The thousands of boxes lined up outside Yummy Apples' Karamu Rd orchard tell their own story about the work, and the number of workers that will be needed soon.

By the end of the picking season, general manager Paul Paynter hopes to have those boxes filled with 25,000 tonnes of fruit.

The horticultural industry in Hawke's Bay say it expects to harvest 30,000 more tonnes of fruit this year than last, as long as they can find the pickers.

Yet growers feel the current system feels decidedly like an ambulance at the bottom of the cliff.


They want to see a proactive, not reactive response, to the predicted worker shortage.

"The problem is the information the Ministry of Social Development is asking for is 'what people do you need now?'," Paynter says.

"They really need to understand what our requirements are for the whole season.

"We haven't got a crisis now, the crisis we're talking about is going to be around the end of March."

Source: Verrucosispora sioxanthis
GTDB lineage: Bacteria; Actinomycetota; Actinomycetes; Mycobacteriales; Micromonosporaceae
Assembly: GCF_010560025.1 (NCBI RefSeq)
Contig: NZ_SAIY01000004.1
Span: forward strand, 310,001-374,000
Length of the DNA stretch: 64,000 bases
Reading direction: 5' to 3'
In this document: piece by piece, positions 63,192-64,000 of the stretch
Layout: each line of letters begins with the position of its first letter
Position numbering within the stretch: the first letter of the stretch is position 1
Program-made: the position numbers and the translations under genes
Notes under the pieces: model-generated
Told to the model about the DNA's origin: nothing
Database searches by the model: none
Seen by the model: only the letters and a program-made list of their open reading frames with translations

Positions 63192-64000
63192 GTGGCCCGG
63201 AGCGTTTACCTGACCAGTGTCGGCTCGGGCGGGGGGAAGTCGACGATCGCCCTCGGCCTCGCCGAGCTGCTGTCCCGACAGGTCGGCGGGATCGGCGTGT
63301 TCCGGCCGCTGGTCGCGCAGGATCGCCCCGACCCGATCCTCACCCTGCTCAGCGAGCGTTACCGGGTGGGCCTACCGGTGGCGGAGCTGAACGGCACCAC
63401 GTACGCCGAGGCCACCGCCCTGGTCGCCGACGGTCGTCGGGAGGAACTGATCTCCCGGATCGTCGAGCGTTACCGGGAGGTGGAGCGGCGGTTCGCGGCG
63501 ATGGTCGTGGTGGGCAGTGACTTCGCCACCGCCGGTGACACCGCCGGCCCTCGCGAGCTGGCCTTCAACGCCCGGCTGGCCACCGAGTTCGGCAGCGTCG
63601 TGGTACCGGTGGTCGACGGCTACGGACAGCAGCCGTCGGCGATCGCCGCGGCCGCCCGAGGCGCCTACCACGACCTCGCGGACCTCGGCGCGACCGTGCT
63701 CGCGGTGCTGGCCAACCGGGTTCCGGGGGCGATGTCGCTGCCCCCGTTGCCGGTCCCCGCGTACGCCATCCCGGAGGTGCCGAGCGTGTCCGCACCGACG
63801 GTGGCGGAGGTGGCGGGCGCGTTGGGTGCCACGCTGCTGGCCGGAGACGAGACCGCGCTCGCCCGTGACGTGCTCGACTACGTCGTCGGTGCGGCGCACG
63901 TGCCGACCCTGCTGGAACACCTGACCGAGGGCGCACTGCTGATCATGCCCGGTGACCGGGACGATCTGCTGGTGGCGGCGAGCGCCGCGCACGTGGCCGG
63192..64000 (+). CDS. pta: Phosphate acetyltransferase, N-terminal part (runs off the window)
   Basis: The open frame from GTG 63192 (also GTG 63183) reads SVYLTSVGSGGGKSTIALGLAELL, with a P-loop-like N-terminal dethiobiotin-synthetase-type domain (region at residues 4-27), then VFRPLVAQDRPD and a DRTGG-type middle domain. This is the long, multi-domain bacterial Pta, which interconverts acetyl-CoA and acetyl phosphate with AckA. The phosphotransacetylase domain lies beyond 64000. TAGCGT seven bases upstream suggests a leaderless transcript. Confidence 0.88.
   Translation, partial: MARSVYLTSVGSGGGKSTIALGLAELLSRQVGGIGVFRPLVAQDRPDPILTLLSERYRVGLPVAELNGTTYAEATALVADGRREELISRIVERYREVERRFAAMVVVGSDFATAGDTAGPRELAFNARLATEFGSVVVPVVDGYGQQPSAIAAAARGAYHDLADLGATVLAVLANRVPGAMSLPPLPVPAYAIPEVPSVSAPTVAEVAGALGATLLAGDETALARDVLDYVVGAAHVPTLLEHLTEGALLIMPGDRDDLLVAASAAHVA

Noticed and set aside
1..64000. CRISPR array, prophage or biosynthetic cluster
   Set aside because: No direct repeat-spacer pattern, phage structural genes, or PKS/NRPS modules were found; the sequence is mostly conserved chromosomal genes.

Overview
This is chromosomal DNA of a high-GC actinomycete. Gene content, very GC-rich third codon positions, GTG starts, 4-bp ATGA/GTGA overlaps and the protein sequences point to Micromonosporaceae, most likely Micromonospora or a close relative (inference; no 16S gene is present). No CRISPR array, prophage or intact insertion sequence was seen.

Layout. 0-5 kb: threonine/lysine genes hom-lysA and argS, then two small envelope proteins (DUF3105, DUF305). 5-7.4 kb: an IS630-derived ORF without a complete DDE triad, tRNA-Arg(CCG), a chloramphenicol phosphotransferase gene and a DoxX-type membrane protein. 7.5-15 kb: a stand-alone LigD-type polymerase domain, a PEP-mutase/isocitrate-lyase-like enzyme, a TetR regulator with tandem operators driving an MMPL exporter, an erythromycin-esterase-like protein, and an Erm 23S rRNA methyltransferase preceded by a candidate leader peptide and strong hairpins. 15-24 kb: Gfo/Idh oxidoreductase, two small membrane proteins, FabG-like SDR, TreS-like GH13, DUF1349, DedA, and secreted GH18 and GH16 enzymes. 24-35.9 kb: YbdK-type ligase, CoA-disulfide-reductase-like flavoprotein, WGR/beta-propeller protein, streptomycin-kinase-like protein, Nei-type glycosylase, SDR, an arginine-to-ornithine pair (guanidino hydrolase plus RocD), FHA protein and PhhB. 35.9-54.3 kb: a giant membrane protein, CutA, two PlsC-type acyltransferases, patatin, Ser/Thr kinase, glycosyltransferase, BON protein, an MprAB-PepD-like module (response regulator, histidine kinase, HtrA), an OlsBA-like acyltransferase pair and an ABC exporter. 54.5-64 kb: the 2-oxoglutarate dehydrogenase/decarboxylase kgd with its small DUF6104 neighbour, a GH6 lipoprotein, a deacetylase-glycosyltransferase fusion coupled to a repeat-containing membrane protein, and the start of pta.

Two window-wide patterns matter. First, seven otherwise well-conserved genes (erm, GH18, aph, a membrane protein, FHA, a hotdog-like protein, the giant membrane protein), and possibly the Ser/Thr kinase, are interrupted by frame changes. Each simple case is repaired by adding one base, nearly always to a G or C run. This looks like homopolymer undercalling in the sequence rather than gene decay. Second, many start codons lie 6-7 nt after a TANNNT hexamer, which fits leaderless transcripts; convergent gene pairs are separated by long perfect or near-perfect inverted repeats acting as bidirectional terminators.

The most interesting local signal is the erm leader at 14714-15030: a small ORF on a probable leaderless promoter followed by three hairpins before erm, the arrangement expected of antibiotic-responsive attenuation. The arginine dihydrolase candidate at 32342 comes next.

He said declaring a labour shortage early gives tourists, who are allowed to work in areas of shortage as a result, the chance to plan in advance.

Last year when a labour shortage was declared in Hawke's Bay, only 14 tourists took the opportunity to pick apples.

"They've got their plans organised, they really need a bit of notice.

"It needs to be signalled ahead of time."


MSD's East Coast Regional Commissioner Annie Aranui said they were working with the industry to prepare for the harvest.

"Our regional labour team actively engages with key industry partners, growers and other government officials throughout the year.

"Whilst looking to help meet seasonal labour needs we have collective focus on supporting New Zealanders into sustainable employment opportunities available in the industry."

She said coping with a challenging labour environment like seasonal work had been a reoccurring problem for several years.

"The industry has the primary responsibility for finding workers and developing a future sustainable workforce.

"We acknowledge the efforts that industry has made to meet their labour requirements over the past year.

"We are seeing better workforce planning, an increased focus on training and qualifications, the sharing of best practice and more seasonal employment co-ordinators on the ground."